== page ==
In Fashion, It's '11 Minutes' of Fame

Designer Jay McCarroll poses as he arrives at the "Eleven Minutes" premiere party, Thursday, Feb. 19, 2009 in New York. He is the first winner of "project Runway" AP

Reality TV can sometimes extend a person's 15 minutes of fame. And that's just what happened to Jay McCarroll, the breakout fashion designer who won the first season of "Project Runway."

In fact, McCarroll will now receive another "Eleven Minutes" out of his success. That's the title of a recently released documentary that follows his chaotic assembling of more than 30 "looks" for his big debut fashion show in New York.

While "Project Runway" has become stalled in legal controversies, thus delaying the start of its latest season, McCarroll is charging ahead full-tilt with his design career.

In comments that are at times bold, but often appear purely shocking and offensive, the designer spoke with CBSNews.com about his new turn on the silver screen.

"Well, I'm really self-obsessed, so I asked everybody I've ever met if they'd be interested in making a film about me," McCarroll revealed about this feature-length project. "I let them [co-directors Michael and Rob Tate] be filmmakers. I stepped back and prayed that they wouldn't show my naked body."

Selditch and Tate were responsible for "Project Jay," a TV special on McCarroll they created for Bravo.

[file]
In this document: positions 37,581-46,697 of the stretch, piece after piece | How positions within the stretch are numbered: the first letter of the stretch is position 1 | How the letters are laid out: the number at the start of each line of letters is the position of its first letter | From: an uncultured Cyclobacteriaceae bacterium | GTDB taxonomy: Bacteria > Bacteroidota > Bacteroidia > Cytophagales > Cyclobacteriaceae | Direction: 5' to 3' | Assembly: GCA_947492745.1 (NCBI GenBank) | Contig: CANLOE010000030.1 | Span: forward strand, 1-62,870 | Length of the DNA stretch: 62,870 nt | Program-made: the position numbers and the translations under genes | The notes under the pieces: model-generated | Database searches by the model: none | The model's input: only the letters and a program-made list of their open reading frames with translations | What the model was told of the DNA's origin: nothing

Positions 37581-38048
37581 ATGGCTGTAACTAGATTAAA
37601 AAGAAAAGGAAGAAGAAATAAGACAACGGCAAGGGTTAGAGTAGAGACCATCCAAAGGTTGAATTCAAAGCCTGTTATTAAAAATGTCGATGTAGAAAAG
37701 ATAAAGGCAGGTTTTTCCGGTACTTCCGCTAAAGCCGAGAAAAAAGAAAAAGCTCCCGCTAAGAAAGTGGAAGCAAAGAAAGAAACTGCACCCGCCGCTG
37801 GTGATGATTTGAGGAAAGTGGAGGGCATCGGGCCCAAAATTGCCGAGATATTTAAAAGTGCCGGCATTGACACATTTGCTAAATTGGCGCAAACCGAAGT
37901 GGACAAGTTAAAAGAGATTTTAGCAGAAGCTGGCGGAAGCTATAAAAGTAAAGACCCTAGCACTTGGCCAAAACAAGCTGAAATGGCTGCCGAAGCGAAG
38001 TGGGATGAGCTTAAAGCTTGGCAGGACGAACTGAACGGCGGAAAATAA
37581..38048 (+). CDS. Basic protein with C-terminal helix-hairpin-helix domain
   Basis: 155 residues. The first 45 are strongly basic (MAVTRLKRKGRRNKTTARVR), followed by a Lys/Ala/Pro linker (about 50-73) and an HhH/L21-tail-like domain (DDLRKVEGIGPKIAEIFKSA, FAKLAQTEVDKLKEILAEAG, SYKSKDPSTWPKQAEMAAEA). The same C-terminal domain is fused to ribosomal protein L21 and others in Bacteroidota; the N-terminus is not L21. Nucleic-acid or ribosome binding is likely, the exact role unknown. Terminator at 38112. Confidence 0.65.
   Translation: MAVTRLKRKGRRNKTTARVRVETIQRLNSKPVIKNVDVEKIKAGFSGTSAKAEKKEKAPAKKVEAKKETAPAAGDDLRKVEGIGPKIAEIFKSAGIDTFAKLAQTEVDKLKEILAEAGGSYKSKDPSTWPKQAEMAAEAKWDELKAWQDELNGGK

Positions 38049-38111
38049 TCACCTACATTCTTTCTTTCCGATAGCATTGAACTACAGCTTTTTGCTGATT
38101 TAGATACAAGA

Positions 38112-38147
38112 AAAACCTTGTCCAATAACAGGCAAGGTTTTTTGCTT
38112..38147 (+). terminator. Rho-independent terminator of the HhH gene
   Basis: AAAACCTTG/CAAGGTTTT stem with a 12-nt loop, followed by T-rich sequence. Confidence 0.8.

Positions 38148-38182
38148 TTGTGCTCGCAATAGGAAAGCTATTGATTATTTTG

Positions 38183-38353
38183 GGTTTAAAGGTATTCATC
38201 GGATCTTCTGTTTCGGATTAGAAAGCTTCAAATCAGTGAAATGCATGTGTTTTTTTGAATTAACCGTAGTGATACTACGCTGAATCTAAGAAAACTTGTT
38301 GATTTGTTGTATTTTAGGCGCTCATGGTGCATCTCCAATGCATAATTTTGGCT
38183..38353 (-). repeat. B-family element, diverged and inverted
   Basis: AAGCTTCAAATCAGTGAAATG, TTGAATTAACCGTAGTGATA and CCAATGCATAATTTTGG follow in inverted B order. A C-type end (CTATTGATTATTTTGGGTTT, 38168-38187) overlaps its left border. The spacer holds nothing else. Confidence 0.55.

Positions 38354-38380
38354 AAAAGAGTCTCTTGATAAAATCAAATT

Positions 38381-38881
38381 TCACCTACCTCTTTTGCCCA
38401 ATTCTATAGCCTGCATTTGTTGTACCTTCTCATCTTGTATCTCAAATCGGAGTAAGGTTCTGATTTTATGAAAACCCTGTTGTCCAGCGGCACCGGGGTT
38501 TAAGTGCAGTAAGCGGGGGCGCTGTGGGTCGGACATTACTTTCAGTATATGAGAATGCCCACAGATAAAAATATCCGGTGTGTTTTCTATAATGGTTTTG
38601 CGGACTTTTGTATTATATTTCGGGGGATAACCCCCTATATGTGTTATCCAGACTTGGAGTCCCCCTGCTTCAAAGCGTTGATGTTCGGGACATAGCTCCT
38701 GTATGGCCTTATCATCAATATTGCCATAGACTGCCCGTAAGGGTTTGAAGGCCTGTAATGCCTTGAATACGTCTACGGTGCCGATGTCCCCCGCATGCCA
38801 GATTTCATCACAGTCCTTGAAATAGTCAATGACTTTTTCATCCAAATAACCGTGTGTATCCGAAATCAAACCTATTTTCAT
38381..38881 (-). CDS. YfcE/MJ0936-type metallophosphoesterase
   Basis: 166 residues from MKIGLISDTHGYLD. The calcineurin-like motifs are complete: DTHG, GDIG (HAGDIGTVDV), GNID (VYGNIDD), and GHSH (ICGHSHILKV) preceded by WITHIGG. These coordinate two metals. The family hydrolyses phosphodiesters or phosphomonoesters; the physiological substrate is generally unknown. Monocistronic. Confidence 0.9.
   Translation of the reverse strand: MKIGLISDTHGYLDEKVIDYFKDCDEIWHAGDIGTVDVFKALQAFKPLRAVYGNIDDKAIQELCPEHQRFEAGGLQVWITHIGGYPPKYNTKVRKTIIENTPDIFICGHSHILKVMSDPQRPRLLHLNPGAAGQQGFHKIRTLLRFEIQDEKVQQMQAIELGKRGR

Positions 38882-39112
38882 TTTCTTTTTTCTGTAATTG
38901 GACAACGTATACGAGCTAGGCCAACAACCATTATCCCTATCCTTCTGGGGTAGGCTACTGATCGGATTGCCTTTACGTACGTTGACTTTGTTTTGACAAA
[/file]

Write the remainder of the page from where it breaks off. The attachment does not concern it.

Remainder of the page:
An openly-gay native of a small town in Pennsylvania, McCarroll is strikingly critical of his field, particularly when he talks about gaunt models.

"You have girls who are bred in … Romania or wherever they're from…, " he raged. "They represent today's fashion and they are emaciated. They're 14 and they haven't even gone through puberty and their legs look like my arms. They're foul."

Asked about this trend, McCarroll looked back to previous decades. "Marilyn Monroe in the 1950s, or whenever the hell she was alive…she was a size 12 and the picture of beauty at that point," the designer said.

"And then Kate Moss comes around, and she looked like she came from Auschwitz…that's bad, I shouldn't say that. Rather, she looked like she was on a heroin binge," he said. "And now you have girls who are six feet tall and 100 pounds. At that point, the clothes don't even look good on them."


While quick to point out perceived faults of the apparel industry, McCarroll is steadfast in his love for design and presentation. "There are a lot of people who put a lot of work into these shows. It's not about making a lot of money or making people spend a lot of money," he said. "The film is not really about me…this is more about the collection."


Indeed, this documentary shows a world in which many work tirelessly and thanklessly to have their efforts displayed for fewer than 12 minutes on a runway. It joins other recent documentaries about Marc Jacobs and Valentino in introducing viewers to the constantly evolving world of fashion.

"Eleven Minutes" is now playing in limited release in select theaters and can also be seen on Here! Television. Find out more at Jaymccarroll.com

By Ken Lombardi
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    Ken Lombardi is an entertainment reporter for CBS News. He has interviewed over 300 celebrities, including Clint Eastwood, Oprah Winfrey and Tom Hanks.

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